Although Iran’s growing democratic culture is unlikely to be stopped, and it’s pro-American disposition is unlikely to change unless Washington goes Scowcroftian and seeks to placate Tehran, a militant, dictatorial Islam remains strong among the country’s ruling elite. Unless the unexpected happens—some internal or external shock convulses and cripples the clerical system—the mullahs will surely get the bomb long before the people get a real democracy. And the circumstances in Washington aren’t propitious. The CIA hates pro-democracy covert action (it’s difficult, requires a level of knowledge and linguistic skill which is beyond today’s clandestine service, and is always politically problematic in Washington). The State Department doesn’t like it either, and doesn’t trust the CIA to undertake such action (an astute judgment call on State’s part). And many European officials are equally queasy about such things, seeing them as counterproductive to the spirit of dialogue and the undying European hope that the US will make some “grand bargain”—which means any serious democracy-promotion inside Iran is verboten. The Bush administration ought to begin a crash course in covert and overt Iranian democracy-promotion, firing all those in the bureaucracies who seek to sabotage the mission.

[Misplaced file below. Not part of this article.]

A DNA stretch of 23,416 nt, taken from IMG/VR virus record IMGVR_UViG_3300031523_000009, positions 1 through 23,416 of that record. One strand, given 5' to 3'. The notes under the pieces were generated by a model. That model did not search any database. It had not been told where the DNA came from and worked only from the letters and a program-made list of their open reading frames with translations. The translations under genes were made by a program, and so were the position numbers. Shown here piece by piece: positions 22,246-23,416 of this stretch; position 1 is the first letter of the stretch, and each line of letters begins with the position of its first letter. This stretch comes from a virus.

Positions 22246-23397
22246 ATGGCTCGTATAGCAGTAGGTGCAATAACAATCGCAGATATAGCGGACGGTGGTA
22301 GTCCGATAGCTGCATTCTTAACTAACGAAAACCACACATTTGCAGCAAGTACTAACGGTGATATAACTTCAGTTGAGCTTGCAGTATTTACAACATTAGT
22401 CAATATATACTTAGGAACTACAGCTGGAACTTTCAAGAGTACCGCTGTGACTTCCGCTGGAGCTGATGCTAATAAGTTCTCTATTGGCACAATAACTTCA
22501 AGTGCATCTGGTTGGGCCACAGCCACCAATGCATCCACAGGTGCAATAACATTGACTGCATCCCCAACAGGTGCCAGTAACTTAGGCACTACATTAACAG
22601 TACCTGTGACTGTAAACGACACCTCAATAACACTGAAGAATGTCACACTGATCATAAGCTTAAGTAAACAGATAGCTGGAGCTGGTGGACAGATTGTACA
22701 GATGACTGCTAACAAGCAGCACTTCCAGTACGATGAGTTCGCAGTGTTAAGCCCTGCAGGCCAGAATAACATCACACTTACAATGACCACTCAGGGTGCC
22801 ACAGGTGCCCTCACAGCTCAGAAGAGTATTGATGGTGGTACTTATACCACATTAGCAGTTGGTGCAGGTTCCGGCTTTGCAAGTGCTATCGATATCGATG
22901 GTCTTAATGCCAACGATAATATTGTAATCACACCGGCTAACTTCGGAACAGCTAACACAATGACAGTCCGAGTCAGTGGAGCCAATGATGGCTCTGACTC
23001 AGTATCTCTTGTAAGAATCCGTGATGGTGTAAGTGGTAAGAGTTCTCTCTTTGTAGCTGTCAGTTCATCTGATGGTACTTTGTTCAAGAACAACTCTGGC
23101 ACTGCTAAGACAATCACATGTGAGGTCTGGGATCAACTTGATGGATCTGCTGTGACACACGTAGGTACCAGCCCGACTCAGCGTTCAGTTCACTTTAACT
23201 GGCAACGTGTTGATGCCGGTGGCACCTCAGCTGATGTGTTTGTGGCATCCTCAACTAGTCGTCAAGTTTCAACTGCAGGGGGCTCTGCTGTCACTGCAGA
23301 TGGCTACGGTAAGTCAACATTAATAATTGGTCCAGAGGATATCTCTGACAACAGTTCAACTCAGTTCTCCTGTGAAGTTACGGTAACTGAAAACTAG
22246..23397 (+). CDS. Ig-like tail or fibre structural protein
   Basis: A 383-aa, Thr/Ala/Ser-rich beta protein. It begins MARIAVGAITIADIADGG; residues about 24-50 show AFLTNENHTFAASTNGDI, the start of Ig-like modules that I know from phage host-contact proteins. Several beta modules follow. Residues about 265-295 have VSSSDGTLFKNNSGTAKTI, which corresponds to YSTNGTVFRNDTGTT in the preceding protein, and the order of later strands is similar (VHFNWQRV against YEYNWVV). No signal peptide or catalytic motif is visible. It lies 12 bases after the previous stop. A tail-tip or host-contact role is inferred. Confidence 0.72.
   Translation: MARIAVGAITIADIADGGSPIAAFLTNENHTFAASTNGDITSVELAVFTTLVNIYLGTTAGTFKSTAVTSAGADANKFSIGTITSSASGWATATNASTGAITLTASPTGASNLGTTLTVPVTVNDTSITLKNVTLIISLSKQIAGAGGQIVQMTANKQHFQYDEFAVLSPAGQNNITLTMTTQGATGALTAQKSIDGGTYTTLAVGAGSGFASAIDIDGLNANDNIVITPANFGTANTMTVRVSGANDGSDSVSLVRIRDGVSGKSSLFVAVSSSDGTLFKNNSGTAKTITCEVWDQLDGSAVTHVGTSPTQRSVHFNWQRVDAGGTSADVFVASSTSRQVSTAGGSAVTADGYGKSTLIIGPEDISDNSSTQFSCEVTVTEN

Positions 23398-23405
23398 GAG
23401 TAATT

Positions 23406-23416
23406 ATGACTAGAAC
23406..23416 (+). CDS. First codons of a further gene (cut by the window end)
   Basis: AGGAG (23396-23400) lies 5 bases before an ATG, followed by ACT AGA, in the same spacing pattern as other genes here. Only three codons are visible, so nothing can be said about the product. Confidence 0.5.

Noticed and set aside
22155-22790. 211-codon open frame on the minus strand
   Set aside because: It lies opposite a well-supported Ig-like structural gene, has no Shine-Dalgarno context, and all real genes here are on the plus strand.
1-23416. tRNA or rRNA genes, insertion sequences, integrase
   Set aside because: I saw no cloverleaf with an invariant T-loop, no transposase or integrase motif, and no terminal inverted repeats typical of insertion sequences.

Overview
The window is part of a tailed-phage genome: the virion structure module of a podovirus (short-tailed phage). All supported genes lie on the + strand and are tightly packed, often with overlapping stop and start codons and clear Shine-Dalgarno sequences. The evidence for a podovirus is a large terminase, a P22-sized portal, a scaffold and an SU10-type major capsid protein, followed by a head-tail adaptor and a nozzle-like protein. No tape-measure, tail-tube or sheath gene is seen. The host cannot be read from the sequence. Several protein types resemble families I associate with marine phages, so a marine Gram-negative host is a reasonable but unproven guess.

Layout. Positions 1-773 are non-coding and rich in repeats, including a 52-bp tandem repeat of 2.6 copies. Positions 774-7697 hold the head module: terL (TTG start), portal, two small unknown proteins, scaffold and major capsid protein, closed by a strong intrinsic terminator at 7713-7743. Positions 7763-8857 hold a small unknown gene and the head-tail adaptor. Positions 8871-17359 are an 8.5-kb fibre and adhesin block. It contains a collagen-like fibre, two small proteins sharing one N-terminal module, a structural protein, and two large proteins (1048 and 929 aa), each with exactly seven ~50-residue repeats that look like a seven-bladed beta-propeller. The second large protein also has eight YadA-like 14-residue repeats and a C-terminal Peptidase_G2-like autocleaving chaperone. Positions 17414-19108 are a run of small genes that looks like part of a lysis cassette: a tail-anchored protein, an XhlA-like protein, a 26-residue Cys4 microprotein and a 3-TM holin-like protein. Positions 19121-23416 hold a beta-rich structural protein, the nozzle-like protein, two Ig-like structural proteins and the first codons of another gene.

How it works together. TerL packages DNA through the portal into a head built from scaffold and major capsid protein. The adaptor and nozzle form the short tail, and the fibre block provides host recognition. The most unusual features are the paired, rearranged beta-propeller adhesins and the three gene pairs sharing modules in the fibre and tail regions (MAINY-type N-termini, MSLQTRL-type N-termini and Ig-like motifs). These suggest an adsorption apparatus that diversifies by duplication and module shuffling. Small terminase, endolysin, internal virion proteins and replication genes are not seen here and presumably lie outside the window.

But this isn’t going to happen. Although a sense of urgency about Iran is growing in Washington, the administration has not—despite occasional rhetoric from the President, Vice President, and Secretary of State—been shocked into much action. As with so many other major foreign-policy issues, the Bush administration, worn out by Iraq, is operating on momentum, capable only of continuing the logic of policies from the first term. It does not want to see the Iranian train wreck ahead of it. The administration is pushing an approach that it really doesn’t believe will work, but it doesn’t want to break from the process since that, among other things, will inevitably force the administration to have the great Iran debate: Is it better to preventively bomb the clerics’ nuclear facilities or allow the mullahs to have nuclear weapons? And if the administration were to acquiesce to the clerical bomb, it would, of course, empower its worst enemies in Tehran and spiritually invigorate all Muslim radicals who live on American weakness. The United States and the Europeans have now aligned “the West” against the regime in Tehran. Acquiesce and the revolutionary hard core triumphs. We will whet their appetites, externally and internally. As Iranian society continues to sheer away from the ruling elite, that elite has kept its radicalism, especially among the diehards raised in the Revolutionary Guards, like Ahmadinejad. (Ahmadinejad, exactly like Khatami, ran against the detested ruling order, gaining him victory even though his temperament and beliefs are probably profoundly at odds with most Iranians.)